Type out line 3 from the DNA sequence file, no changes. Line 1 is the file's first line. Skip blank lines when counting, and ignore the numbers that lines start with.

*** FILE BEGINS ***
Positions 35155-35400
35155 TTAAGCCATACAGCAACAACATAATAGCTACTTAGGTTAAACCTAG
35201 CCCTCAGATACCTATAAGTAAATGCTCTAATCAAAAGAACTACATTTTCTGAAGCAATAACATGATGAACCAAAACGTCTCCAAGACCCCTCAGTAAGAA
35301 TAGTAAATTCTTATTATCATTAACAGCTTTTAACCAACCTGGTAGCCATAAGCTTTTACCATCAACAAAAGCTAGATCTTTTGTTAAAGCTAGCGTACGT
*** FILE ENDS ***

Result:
35201 CCCTCAGATACCTATAAGTAAATGCTCTAATCAAAAGAACTACATTTTCTGAAGCAATAACATGATGAACCAAAACGTCTCCAAGACCCCTCAGTAAGAA